It will be very interesting to watch what happens in Quebec in the next election, I am expecting a sharp receding wave there for the NDP, who the beneficiaries will be, that is still up in the air, but I wouldn’t rule out the Libs, especially if they look strong elsewhere in the country, the Quebec electorate does have this tendency of liking to pick what they see as the winning side. The big question is just how much has the separatist vote truly collapsed in Quebec federally, was last time out an outlier, or is it consistent with a trend that appears to be forming, now that I think may be the most important aspect of the Quebec element of the next election. We shall see, but I do not expect it to be all that good for the NDP.

  6. Michael Bluth says:

    The NDP/CCF have existed going back to 1935. The NDP has been the party of the left in Canada for the entirety of that time. A united left hasn’t been seen as an issue for all but the last 8 1/2 of those years.

    The LPC has a decision to make. Does the party want to battle it out (merge?) with the NDP to be the party of the left in Canada, setting up a two-party system? Does it want to emphasize the centre in its centre-left positioning and hope to retain its former pre-dominance in Canadian politics?

    Harper’s remains in power as the option for increasingly more centrist voters.

    • Tiger says:

      Well, it’s been an issue — both Trudeau and Chretien toyed with the idea.

      In practice, Chretien temporarily united the centre-left vote in 1993 by nearly wiping out the NDP, when people were keen to get rid of a PC government.

      Trudeau may try the same. May succeed where Dion and Ignatieff failed, if people are sick enough of Harper.

      If, on the other hand, people agree with the CPC pitch (echoing 2008’s!) that “we are better off with Harper” next year, then the unite-the-left movement may well gain some ground in 2016-2018…

      • Michael Bluth says:

        Unless something bigger pops up in the next 15 months (and that’s entirely possible) the campaign will be hope and change vs. “JT ain’t ready”.

        Duffy is such a disgusting pig at the trough his hoggishness may not taint the CPC all that badly. A little digging by the cons to find some evidence of Duffy hitting up the Chretien or Martin crews for a senate appointment is likely to go a long way in defusing that time bomb.

        Maybe voters will simply be fed up with the Conservatives. Those who are will be looking hard at JT and Mulcair. Harper is a shrewd strategist and if he can make the ballot choice about JT’s suitability for the job that just might work. Appealing to Angry Tom’s ego, but subtly suggesting voters on the left would be better off supporting the NDP, could make it a JT vs. the world scenario.

  7. chris says:

    Help please. I’m a Mulcair supporting New Democrat but I’d vote for Harper before Trudeau. I no of several others who feel the same way from age range 40 to 60. Why is this?

    • Tig says:

      A friend of mine is like that.

      He respects Harper as a middle-class guy who blazed his own trail, but disagrees with him on when government should help people. He admires Mulcair as a tough guy, agrees with him more on when government should play a role, and will vote for his NDP candidate. He despises Trudeau as someone who’s had it all handed to him.

      If it came down to Harper vs. Trudeau, I bet he’d vote for Harper.

      It’s just one of those things. It’s irrelevant, because Mulcair will be a viable option in 2015, but it’s interesting.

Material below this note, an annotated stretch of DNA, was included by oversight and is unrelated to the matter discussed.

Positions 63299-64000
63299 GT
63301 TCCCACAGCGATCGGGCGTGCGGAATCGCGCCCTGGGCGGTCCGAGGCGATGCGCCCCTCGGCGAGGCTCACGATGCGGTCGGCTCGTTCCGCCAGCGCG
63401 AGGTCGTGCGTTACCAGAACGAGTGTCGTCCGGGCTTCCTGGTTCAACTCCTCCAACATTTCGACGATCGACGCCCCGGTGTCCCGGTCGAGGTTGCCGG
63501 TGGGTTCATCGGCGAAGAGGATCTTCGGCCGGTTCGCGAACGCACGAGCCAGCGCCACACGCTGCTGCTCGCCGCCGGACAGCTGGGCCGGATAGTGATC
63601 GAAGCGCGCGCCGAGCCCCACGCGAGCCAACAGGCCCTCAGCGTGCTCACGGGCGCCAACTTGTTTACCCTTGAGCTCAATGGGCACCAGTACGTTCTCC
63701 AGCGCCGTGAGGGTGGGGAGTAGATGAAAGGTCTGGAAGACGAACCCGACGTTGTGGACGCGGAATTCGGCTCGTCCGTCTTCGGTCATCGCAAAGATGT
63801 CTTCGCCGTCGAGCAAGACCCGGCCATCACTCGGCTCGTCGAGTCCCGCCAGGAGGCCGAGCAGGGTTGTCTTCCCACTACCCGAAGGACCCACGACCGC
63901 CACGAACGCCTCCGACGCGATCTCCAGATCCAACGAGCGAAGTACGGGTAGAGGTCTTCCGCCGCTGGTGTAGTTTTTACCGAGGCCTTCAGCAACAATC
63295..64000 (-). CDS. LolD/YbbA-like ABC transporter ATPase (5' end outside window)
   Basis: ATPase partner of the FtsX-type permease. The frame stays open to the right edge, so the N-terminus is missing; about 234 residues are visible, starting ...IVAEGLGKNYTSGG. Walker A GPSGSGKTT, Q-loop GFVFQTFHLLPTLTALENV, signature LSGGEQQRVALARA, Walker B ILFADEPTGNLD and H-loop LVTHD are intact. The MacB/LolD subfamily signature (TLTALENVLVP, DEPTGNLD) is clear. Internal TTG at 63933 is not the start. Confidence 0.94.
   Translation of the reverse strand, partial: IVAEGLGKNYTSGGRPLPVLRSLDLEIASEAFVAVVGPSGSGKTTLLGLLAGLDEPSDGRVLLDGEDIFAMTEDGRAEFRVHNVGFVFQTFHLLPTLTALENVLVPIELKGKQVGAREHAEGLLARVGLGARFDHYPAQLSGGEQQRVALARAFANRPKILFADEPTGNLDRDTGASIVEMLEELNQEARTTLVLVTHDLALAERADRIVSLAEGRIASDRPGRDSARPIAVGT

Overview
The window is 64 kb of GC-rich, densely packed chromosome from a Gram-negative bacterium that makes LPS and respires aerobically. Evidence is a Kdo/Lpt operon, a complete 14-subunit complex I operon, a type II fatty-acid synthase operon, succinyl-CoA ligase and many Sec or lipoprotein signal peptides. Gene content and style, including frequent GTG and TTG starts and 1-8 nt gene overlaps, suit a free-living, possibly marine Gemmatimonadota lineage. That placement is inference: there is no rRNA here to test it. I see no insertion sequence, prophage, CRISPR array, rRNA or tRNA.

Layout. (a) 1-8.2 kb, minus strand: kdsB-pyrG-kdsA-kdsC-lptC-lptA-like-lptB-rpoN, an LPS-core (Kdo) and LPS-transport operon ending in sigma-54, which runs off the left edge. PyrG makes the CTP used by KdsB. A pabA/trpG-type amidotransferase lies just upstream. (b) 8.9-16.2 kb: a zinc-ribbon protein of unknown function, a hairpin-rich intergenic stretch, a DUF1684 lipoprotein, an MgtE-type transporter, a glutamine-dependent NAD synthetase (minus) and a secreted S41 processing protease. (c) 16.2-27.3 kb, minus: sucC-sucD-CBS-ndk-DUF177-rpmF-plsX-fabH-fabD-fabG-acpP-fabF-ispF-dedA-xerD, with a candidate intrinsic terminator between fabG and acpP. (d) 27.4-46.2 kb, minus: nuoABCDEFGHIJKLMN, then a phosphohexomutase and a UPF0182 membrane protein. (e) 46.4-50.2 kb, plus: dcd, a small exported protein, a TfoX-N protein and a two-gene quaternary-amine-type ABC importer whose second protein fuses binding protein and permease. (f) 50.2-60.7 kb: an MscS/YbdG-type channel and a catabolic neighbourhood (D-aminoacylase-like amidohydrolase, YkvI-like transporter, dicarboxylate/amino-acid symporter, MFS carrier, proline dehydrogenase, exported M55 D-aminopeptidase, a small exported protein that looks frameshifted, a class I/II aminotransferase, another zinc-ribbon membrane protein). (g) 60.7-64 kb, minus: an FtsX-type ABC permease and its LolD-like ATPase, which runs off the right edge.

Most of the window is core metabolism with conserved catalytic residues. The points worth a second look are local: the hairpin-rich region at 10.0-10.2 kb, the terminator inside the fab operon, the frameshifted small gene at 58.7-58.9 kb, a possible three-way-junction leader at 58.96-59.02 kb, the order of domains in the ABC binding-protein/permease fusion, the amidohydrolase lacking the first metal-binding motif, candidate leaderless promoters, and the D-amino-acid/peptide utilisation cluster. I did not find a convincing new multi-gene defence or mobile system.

• Michael Bluth says:

        The only leader who doesn’t want to see Mulcair as a viable option in 2015 is JT.

        Mulcair of course wants to be seen as a viable option.

        Harper is more than happy to see a battle over the progressive vote with two viable options.

        Beaulieu likes the prospect of two viable prospects on the nominally federalist vote. More opportunity for their shrinking separatist base to slide up the middle in a number of ridings.

        2015 will likely end up as a true test of JTs leadership ability. All of the other leaders will spend a significant amount of time attacking him. Is he up to the task?

  8. SD says:

    In the NDP leadership convention, the members chose Tom Mulcair over Brian Topp. I think it was partly because the members want the NDP to form the next government rather than just be the conscience of parliament. Tom Mulcair and the NDP supporters will need to make some compromises rather than go with an ideological platform. I do think Mr. Mulcair can do this if he offers ideas that will attract both centrist-Canadians and those on the left-of-centre. Where Ontario NDP leader Andrea Horwath failed was that she abandoned the left-of-centre voters. Her party lost seats in Toronto because of this strategy.

    Within the House of Commons, Mr. Mulcair has brought a new sense of constructive discipline within the NDP caucus. He, himself, has asked very concise questions to Stephen Harper and his Conservative caucus. The other NDP MPs have asked focused questions on important topics of the day.

    Outside parliament, Mr. Mulcair has a lot of work to do. He has to convince Canadians that Harper’s vision for Canada is destroying it. He has to convince voters that Justin Trudeau is just like the destructive Stephen Harper, but with a smile. Tom Mulcair will need to present a vision of Canada that will attract both centrists and those to the left.

    • Michael Bluth says:

      If Mulcair can pull off appealing to centrists and those on the left, then he wins. That’s a might big if.

      His frustration at being marginalized by the media in favour of Justin is palpable, and understandable. Mulcair is far more accomplished than Justin and a much stronger performer in the House of Commons. That ain’t enough.

      It will also be Mulcair’s first election as leader. As bright and capable as he is, it’s tough to see him outperforming what Layton did in his fourth election as leader. Mulcair gets that experience counts, hence his frustration with Justin’s polling numbers.

      My one, relatively well-placed contact with the NDP, freely admits that the party expects to lose a number of seats in Quebec. He still has that NDP optimism as he feels they can pick up a second seat in Alberta.